EAST OF THE HEART: CHAPTER THREE

Chapter Three: The Introduction
1925 – George Town, Penang
Mei Yee settled quickly into her “pre-wedding” quarters. It was actually an attic located at south wing corner of the mansion. By every means, it was much larger than the tiny room in her village. The attic was generous in size and décor. There was a formal sitting area, a separate enclosure for the bedroom and dressing room. Most of all, Mei Yee was impressed to find that the room had an en-suite bathroom. It was complete with modern plumbing, a soaking tub, a washbasin and accessories. She never had a private bathroom before. It was a new experience for her. In the village, an entire household would share a common bathroom and the toilet would be located outside of the house. It was mainly a hole dug into the ground and a shed was built around it. Mei Yee had always hated going to the toilet in the night. She hated the darkness, and the long walk from her house to the external toilet. There were many nights when she would just endure the urge to go to the toilet, and had forced herself to go back to sleep. As for the bath, it was basically an outhouse built around a well. However, this was established right next to the house. Or rather, the house was built next to the well. Water extracted from the well would be used for a variety of things, and not just for washing. The same water from the well would be used for cooking and cleaning as well. Hence, Mei Yee began to appreciate having her own personal bathroom tremendously.

As the attic was located at the highest point of the mansion, Mei Yee had an unobstructed view of the city. She could see coconut trees, palm trees, shops, places of worship, and the streets leading all the way to the train station at the far distance. There were other houses around the Wong residence, but none could match its size and grandeur. Mei Yee also noticed that the Wong family owned two automobiles. In the whole island of Penang, there were but a few motor vehicles. Only the most affluent could afford to own one. However, to possess two vehicles under one roof would prove that one had not only the means to purchase; but also the authority to import. The Wong family was not only wealthy, they also held influential positions in the community. The family business extended from shipping, agriculture, land and property ownership to banking. Many other businesses in Penang were supported by the Wong family’s empire. No one would dare speak a word to injure the family’s reputation. Therefore, Mei Yee would have to think twice before voicing any disagreements within this particular family. The Wongs never forget, and would bear a long grudge against anyone who did not comply with their wishes.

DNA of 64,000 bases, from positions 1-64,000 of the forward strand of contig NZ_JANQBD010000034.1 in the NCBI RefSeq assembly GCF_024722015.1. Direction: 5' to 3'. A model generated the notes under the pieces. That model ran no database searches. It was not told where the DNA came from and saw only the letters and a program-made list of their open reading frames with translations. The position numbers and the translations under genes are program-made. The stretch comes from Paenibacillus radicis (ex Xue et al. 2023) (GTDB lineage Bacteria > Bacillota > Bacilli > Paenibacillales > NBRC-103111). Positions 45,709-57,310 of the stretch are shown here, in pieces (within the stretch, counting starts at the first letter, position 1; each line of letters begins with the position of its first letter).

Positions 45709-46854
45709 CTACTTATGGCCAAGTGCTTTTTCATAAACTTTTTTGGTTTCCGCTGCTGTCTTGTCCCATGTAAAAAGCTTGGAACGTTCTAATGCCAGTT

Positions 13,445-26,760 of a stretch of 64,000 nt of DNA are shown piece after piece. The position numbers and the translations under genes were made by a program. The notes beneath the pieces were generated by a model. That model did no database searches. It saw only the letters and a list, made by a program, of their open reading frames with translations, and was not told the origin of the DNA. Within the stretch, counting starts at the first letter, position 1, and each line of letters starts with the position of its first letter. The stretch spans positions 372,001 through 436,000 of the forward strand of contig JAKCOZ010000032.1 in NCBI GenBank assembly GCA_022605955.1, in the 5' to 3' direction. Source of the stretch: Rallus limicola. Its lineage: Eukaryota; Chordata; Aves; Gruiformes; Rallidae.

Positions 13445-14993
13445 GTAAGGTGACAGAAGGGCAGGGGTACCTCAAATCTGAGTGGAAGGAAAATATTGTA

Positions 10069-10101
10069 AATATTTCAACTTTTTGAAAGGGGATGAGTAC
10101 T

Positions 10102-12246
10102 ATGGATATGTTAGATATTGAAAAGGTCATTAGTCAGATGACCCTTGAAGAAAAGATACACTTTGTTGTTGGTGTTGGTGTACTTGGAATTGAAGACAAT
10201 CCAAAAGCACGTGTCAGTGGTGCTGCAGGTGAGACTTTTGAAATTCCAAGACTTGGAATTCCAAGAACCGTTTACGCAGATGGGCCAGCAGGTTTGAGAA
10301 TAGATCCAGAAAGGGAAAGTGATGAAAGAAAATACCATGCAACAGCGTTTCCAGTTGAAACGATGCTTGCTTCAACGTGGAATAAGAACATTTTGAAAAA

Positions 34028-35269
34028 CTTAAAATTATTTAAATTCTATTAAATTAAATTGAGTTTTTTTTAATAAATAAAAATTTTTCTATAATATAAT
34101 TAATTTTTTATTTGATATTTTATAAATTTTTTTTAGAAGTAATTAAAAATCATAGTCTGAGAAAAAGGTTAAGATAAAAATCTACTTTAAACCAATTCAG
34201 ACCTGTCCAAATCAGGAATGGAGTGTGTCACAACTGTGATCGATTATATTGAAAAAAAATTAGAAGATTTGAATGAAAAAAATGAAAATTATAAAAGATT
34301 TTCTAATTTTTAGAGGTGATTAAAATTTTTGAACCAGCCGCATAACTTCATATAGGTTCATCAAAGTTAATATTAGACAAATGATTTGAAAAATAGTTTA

On the first day of her arrival, Mrs. Wong permitted Mei Yee to rest in her room. She was excused from joining them for all the meals. Instead, Ah Ping delivered her lunch and dinner to the attic. Despite Mrs. Wong’s lack of approachability, she was generous in furnishing Mei Yee with an abundance of food and drinks. There were canisters of snacks and biscuits sent to her room, in addition to the main meals of the day. Mrs. Wong was not joking about “fattening” her up for the wedding. It took Mei Yee some time to get accustomed to being served. At her own home in the village, Mei Yee was the one who helped her mother serve her father and brothers. Her family could only afford two domestic helpers – a cook and a cleaner. Actually, they were more like relatives than helpers. Mei Yee had to assist in the household chores, as well as, in serving the family on a daily basis. Here, it felt rather strange to be at the receiving end.
Mei Yee’s personal maid, Ah Ping, was about the same age as her – both of them barely eighteen. Ah Ping had joined the Wong residence when she was 7 years old. Ah Ping’s mother had given her to the Wong family because her family was too poor to feed another mouth. It was very common in Penang to marry off their daughters, and if they could not be married off, they would be given away to rich families to be incorporated as part of the household staff. Ah Ping’s fate led her to be a servant for life to the Wong family. It was sealed from the moment she had walked into the mansion. In this respect, Mei Yee felt that she shared the same predicament as Ah Ping. The both of them had no control over their lives, and there seemed to be little hope that they could change their fate. Mei Yee thought that the female race was given the rotten end of the bargain in life. It was a curse to be born a woman in this society, at this time – she lamented. Women were nothing more than commodities which could be sold, traded or disposed of. It did not take long for Mei Yee to bond with Ah Ping. They were different, yet similar in their dispositions of life. They both felt imprisoned by their circumstances, like a bird in a gilded cage.